This image, published in January 2022 in the journal iScience, illustrates how the early days of the pandemic affected electricity use in more than 50 nations and regions throughout the U.S.

This image, published in January 2022 in the journal iScience, illustrates how the early days of the pandemic affected electricity use in more than 50 nations and regions throughout the U.S.

Lily Buechler, Siobhan Powell, Chad Zanocco / iScience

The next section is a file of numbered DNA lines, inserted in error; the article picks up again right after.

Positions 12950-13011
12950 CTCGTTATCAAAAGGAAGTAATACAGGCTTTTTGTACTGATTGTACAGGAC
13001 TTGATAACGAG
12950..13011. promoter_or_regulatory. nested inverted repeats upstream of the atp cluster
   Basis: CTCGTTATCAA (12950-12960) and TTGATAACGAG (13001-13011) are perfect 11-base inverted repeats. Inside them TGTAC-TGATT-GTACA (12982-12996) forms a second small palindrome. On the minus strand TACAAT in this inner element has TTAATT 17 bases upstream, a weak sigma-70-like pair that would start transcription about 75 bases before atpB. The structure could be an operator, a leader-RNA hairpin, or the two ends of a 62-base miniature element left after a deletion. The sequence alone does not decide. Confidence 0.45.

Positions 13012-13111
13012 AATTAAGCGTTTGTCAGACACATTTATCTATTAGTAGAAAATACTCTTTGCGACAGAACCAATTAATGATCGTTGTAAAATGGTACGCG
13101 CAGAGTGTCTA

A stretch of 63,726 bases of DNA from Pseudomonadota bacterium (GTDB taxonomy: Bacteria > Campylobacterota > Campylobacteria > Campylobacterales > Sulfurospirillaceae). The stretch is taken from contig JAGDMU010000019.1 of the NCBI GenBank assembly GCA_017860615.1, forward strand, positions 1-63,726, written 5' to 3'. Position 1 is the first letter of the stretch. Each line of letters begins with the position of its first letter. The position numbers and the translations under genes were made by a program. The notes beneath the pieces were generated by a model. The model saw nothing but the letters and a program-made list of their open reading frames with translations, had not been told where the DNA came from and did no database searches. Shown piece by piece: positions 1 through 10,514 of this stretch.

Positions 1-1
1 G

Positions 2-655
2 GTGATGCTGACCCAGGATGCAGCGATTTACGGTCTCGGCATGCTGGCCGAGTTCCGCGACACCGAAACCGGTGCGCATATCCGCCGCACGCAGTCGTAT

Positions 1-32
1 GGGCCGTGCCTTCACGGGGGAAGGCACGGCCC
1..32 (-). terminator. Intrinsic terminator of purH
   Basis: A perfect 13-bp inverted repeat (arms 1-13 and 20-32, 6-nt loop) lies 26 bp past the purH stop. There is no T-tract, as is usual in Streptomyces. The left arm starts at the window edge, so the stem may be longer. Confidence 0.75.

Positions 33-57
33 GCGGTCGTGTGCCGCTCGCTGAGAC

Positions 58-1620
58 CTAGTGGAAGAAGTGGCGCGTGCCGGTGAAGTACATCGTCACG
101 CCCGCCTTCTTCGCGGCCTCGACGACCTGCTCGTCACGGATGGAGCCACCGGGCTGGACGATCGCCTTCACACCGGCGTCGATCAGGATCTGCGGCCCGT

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Researchers at Oregon State University and Stanford University found declines in electricity consumption during the pandemic across the U.S. and more than 50 nations, with daily electricity use declining by roughly eight percent in April 2020. In addition to the severity of lockdown restrictions, other factors linked to a decline in electricity demand were a country’s electricity use during holidays and changes in individual mobility – for example, travel to retail and recreation locations. In the U.S., the Pacific Northwest saw a six percent decline compared to 11 percent for the Midwest. Study co-authors Hilary Boudet from Oregon State University and Ram Rajagopal from Stanford University reveal how their findings could help utilities and regulators better respond to unforeseen shocks to energy grids, including from extreme weather.

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